While there are many pros to adding this tactic to your link building strategy, it will require a bit of patience and detail to receive the high-quality links you’re after.

How to Write a Successful HARO Pitch

Once you’ve brainstormed which piece of content you want to use HARO for, it’s time to write your pitch.

1. Submit a Query

After you’ve set up your account, go to this page to submit a query. This is the most important section as it determines how many — if any — responses you get as well as the number of qualified submissions you’ll receive.

example of HARO query details

Media Outlet: Put the name of the website or publication you’re requesting a source for. You also have the option to keep this information anonymous.

Outlet URL: In this section, put the URL of the site your piece of content will be published on.

Summary: Your summary is just like an email subject line — it should be specific and easy to understand. We’ve found that summaries in the form of a question are the most successful. For example, if you were writing a piece on the benefits of content marketing your summary might look like this: “What are the biggest benefits of content marketing?”

Another tactic is to add in the exact profile of who you’re looking for. This will make it easy for sources to sift through the variety of queries they see a day. For example, you could write: “Seeking small business owners and CEOs to comment on their career journey.”

Query: The query should include a general description of your story. Make sure to include any direct questions or opinions you’re looking for. You should also include what format the story will be published on — print, radio, online news or a website.

If you’re writing for a site that has a high domain authority make sure to include that as well. We’ve found that including a high DA site will encourage higher response rates.

Requirements: You should set strict requirements to filter out any unqualified sources. Just saying you’re looking for “any personal finance expert” will open up a flood gate of anyone who has ever studied personal finance.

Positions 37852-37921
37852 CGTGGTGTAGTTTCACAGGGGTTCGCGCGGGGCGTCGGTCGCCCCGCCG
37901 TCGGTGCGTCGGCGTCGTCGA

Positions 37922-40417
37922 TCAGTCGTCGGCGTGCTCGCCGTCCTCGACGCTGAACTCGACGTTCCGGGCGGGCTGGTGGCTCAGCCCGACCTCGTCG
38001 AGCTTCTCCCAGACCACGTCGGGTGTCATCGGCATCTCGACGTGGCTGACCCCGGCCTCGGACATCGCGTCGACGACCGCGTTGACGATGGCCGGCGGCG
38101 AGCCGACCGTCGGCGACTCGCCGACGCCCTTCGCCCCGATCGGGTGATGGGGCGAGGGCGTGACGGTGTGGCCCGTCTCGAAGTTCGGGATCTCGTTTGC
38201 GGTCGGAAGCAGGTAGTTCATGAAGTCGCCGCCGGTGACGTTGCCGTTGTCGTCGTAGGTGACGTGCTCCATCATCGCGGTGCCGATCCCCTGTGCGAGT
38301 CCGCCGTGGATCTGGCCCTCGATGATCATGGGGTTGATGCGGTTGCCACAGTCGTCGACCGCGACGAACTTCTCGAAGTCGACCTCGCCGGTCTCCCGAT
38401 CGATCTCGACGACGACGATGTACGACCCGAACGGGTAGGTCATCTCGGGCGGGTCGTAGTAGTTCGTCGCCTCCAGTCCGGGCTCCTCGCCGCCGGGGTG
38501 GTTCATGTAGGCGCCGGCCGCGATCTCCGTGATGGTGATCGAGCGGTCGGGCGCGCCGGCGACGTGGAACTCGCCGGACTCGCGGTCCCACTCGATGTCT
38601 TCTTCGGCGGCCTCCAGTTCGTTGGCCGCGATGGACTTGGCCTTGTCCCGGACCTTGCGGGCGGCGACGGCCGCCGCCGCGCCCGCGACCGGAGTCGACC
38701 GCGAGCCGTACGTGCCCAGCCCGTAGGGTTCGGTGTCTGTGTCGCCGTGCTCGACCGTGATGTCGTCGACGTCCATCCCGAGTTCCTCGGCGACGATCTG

Make requirements as specific as possible. For example, if you’re looking for experts for your piece on content marketing say: “Must be an SEO Manager, Director of SEO, Director of Marketing or a CMO at a mid-size enterprise.”

Here’s an example of a HARO request we submitted in the past:

example HARO pitch

Because we specified that we were looking for sleep and dream experts, we got a handful of qualified sources right away. We also mentioned exactly what questions we wanted them to answer. This helped us avoid any unrelated commentary or opinions on the subject matter and made it easier for us to organize the different quotes we received.

2. Target Specific Sources

target specific sources in HARO
This section is pretty straightforward. Select the categories your query fits into. If you aren’t sure what to put for the second category, select “General” to cast a wider net of sources.

3. Set a Deadline

how to set a deadline using HARO
According to HARO, hundreds of queries are prioritized each day based on urgency and they’ll work to approve queries two days prior to their deadlines. To get the best responses, set a deadline of around four or more days. If you’re in a bind and only have a few days to gather responses, you can mark your request as “urgent.” HARO will prioritize your request and push it out as quickly as possible.

After you submit your request, the team at HARO will review it to make sure it meets their standards. You’ll then receive an email that your request has been accepted. If your request gets denied, review their journalist rules to make sure you’re adhering to their guidelines.

Tips for Managing Your Responses

Once your query is submitted, you’ll start to see responses flood your inbox about two days before your deadline. We’ve seen queries get anywhere from five to 50 responses.